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Mar 21, 2018 12:20 AM CST
|Hi. I am new to this forum. I would like to know if anyone that owns crassula emerald can tell me what ratios of homemade soil is being used to keep Crassula 'Emerald' alive and healthy as well as water needs. I live in Northern California.|
Mar 21, 2018 3:34 PM CST
|Homemade makes me think you are going to be 'harvesting' the soil ingredients from your own yard. Hopefully, that's not the case. If you are buying the ingredients, make it easy on yourself. Find a bag of cactus mix and a bag of perlite at the Big Box store and mix them together. For succulents, I use about 3/4 cactus mix and 1/4 perlite.
Water when the soil is dry an inch or so down.
I would put Tracy more like "Central" California (I'm from Oakdale, also in Central CA).
Life is not a journey to the grave with the intention of arriving safely in a pretty and well preserved body, but rather to skid in broadside, thoroughly used up, totally worn out, and proclaiming...."WOW What a Ride!!" -Mark Frost
Name: Will Creed
Professional indoor plant consultan
Mar 21, 2018 4:37 PM CST
|Why are you repotting it?
Crassulas can stay in the same pot for a very long time. Can you post a photo here before you proceed?
Horticultural Help, NYC
I now have a book available on indoor plant care
Mar 21, 2018 9:07 PM CST
|Hello jsalramos, we are in the same area, and I grow my Crassulas outdoors. I just use cacti mix with added pumice and top dress my containers with chicken grit. Make sure you use containers with drainage holes, not too deep containers, their root system is rather shallow, so that when it rains, as is happening these past few days, they can just easily drain. At times we also get tule fog conditions/reverse cold inversion, so it really becomes imperative for the soil to be able to drain well. They can take temps in the low to mid 30F's but ideally kept dry. So during winter time, I try to monitor if we happen to have any frost advisories or temps in the low 20F's. This winter was not bad at all compared to previous years, so just observe the temperatures closely.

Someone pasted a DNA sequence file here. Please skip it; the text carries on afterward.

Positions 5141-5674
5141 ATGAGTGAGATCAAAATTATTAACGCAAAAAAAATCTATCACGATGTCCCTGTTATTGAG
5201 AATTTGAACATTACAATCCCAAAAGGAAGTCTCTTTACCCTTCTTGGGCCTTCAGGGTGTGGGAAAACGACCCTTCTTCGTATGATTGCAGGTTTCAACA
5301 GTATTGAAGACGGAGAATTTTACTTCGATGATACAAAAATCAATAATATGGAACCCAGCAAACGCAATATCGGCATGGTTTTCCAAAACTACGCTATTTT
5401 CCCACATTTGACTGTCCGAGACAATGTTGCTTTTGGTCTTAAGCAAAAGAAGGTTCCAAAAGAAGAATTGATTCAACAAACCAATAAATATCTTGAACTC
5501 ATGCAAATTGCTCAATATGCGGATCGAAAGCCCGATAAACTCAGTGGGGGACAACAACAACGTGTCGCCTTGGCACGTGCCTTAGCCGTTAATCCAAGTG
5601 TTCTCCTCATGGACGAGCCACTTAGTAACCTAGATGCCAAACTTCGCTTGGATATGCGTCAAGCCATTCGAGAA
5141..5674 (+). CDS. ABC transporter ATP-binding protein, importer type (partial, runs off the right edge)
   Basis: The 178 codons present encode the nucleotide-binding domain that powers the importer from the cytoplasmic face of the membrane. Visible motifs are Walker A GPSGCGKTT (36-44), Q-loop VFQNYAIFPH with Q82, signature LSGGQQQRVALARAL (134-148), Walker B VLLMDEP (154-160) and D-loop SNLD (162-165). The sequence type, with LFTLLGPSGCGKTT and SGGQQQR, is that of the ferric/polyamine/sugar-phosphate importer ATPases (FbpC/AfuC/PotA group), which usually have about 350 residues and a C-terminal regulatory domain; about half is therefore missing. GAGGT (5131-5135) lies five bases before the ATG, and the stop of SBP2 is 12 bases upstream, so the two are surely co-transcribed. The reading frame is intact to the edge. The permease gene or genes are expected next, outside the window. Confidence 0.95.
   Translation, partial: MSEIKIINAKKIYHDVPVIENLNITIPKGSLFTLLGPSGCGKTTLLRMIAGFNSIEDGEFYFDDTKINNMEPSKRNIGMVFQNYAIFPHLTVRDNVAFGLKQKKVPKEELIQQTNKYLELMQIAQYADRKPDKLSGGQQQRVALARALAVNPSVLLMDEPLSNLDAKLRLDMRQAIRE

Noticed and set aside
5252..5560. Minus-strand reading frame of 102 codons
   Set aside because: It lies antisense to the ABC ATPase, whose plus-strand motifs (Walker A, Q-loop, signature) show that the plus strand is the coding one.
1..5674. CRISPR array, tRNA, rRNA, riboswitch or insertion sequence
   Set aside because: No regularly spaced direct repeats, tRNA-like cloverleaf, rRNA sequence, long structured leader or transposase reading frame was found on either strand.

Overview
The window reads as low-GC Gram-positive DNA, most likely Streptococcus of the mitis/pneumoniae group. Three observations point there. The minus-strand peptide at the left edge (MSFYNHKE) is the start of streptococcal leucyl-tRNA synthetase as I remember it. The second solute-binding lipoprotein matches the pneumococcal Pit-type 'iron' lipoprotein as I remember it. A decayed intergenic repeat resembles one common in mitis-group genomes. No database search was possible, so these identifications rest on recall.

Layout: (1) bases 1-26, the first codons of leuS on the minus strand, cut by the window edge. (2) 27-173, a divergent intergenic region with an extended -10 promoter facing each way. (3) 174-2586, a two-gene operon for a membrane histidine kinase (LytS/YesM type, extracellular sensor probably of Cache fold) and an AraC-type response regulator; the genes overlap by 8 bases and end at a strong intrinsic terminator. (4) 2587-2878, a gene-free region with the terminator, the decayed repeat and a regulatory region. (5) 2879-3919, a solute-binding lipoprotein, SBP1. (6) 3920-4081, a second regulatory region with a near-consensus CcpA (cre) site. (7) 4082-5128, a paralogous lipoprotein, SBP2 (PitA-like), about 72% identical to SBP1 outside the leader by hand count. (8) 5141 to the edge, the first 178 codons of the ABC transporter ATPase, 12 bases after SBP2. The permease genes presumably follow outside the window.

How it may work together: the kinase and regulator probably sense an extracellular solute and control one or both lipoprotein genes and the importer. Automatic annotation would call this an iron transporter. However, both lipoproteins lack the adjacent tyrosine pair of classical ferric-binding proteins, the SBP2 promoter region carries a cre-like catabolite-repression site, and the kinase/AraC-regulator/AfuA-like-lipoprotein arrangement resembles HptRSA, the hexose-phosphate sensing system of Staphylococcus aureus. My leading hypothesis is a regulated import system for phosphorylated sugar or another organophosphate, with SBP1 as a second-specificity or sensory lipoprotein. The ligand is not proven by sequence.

Crassulas love our winter conditions, even if it rains, but you got to make sure there is good drainage in your container and your soil mix is gritty and airy at root zone. I just allow Mother Nature to do the watering here during winter to early Spring, then when our onerous long and dry conditions returns, you can water thoroughly at least once a week. Our humidity levels are so low here, especially as we start to go into dry weather, so it is not too worrisome to get the soil to dry.
Although they can take direct sun, morning sun is best, with our very dry heat, it also helps to position them in some shade during the long dry afternoons especially when it starts hitting 90F and higher. Most of my succulents, slow down in growth when temps soar too dry and too high, then they perk up again with new growth once the temps returns to a more tolerable range of 75F to 85F. My Crassulas are usually in bloom during late winter to early Spring and really enjoys as much sun as it can at this time of the year which actually coincides with our city trees still dormant they are able to get more light, then they get dappled shade from the trees when summer comes around.
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